Assessing research income would show the “harsh reality” of research grants in India, said Rajan Saxena, vice chancellor, Narsee Monjee Institute of Management Studies, Mumbai. “Globally, governments are the biggest grant-makers for research, but in India, the government tends to discriminate between institutes of national importance and the private sector,” said Saxena. “Research grants should be given wherever potential and talent exist.”
Likewise, assessing industry income would show the disparity between Indian academic research aims and industry needs.
“Most ongoing research in Indian universities is theoretical and incremental in nature whereas industry seeks research outcomes based on looking at issues in a fundamentally different way,” said Saxena.
“In developed nations, industry looks to universities for new ideas for potential use in the future. Indian industry is more demanding; it looks for problem-specific research that ends in almost a prototype of the device or process, so that product development can quickly ensue,” said Bishnu P Pal, a professor at the School of Natural Sciences, Mahindra Ecole Centrale, the Mahindra group’s engineering college in Hyderabad.
Most research in Indian universities is by doctoral students for their thesis, said Pal.
Global reputation: A global reputation survey result makes up 50% of the Times survey's teaching score and 60% of the research score. To evaluate institutional reputation, India Rankings engages with all sorts of stakeholders in India. This is not enough, said experts. Indian universities must get known for excellence overseas.
Weak spots measured in India Rankings 2016
Three criteria figure in both India Rankings 2016 and the Times’ rankings, but these are also areas where Indian higher-education comes up short.
Faculty-student ratio: India’s leading university, IISc, has a staff-to-student ratio comparable with the world’s best, 1:8.2 versus Caltech’s 1:6.9. However, Indian institutions lower down the order fared poorly. For instance, Delhi University, ranked sixth in India and in Times’ 601-to-800 rank band, had a faculty student ratio of 1:22.9.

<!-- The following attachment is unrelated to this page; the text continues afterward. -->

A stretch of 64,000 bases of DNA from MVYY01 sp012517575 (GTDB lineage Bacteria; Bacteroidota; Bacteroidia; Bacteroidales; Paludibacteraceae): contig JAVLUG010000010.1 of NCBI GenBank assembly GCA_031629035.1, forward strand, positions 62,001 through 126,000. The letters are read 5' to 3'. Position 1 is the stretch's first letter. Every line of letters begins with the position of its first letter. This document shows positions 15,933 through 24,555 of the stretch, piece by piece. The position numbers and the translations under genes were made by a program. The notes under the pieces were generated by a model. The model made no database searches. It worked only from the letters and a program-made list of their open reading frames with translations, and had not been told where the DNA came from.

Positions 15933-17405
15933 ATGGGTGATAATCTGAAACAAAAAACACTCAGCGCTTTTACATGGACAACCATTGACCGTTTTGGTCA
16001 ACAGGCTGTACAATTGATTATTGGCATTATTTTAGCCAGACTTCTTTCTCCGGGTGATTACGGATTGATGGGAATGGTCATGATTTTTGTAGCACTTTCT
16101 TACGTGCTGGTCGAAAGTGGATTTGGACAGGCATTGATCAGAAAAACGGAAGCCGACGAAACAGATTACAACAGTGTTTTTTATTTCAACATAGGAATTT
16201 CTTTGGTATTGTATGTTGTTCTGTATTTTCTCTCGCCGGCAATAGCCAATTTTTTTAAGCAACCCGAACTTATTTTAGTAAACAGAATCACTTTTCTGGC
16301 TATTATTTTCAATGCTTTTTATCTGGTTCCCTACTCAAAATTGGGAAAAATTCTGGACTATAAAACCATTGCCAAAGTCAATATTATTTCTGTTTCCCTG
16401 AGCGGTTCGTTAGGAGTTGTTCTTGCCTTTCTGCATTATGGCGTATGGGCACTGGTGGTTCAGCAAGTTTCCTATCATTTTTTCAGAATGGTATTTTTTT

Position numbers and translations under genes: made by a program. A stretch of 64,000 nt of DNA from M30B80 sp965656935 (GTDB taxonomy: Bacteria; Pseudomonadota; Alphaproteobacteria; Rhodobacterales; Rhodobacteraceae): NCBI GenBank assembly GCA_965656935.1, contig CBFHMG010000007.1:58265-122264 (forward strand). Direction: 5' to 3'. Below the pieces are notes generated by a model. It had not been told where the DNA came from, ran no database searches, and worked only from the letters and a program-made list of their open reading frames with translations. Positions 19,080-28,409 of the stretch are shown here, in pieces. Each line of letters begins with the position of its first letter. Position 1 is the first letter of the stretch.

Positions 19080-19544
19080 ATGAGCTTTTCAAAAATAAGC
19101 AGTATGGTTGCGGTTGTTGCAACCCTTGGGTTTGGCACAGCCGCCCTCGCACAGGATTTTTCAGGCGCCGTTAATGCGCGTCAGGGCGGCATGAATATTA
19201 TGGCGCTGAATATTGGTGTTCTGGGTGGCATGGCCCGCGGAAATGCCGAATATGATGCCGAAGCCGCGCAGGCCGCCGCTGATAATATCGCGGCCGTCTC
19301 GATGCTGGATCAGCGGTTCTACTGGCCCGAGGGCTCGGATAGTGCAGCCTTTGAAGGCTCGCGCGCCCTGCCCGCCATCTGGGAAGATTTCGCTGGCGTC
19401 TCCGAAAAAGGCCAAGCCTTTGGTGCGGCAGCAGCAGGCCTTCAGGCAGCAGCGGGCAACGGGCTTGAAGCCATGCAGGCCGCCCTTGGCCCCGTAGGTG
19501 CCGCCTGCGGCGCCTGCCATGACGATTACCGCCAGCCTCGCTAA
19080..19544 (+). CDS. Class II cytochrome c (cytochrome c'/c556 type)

“India’s average student-faculty ratio for higher educational institutions has been hovering at about 27, based on sanctioned faculty positions,” said Qamar. “On the basis of the occupied faculty positions, the ratio would nearly double.”To attract quality faculty and boost the ratio to an average of 10 in universities, India needs to invest more in higher education," he said.
Global students: International outlook is the Times’ composite measure of international-to-domestic-student ratio, international-to-domestic-staff ratio and international collaboration (for research publications). Caltech scored 64 in this category, IISc 16.2. Caltech has 27% international students, against IISc’s 1%.
“A large international footprint both in terms of students and faculty is important for a university because this brings in new ideas and different work culture from all over the world,” said Rajiv Dusane, dean, International Relations, Indian Institute of Technology (IIT), Bombay. “To facilitate this, we are engaging with the ICCR (Indian Council of Cultural Relations) and Indian embassies. We are trying to bring in more international faculty by way of visiting and adjunct faculty schemes.”
Female-to-male student ratio: Caltech had 33% female students versus 19% in IISc. Although the enrolment of women in higher education rose from 38.6% to 46% between 2007 to 2014, according to the respective All India Surveys On Higher Education, fewer women sign up for engineering and technology courses, 29% at the undergraduate level and 37% at the postgraduate level.
“A higher female-to-male student ratio in academic institutions like IITs is important because there is a need of highly-qualified female engineers in various sectors of technology and education,” said Dusane. IIT Bombay is seeing more women enrol for master’s and doctoral programmes, a trend also visible at the undergraduate level.
(Bahri is a freelance writer and editor based in Mount Abu, Rajasthan.)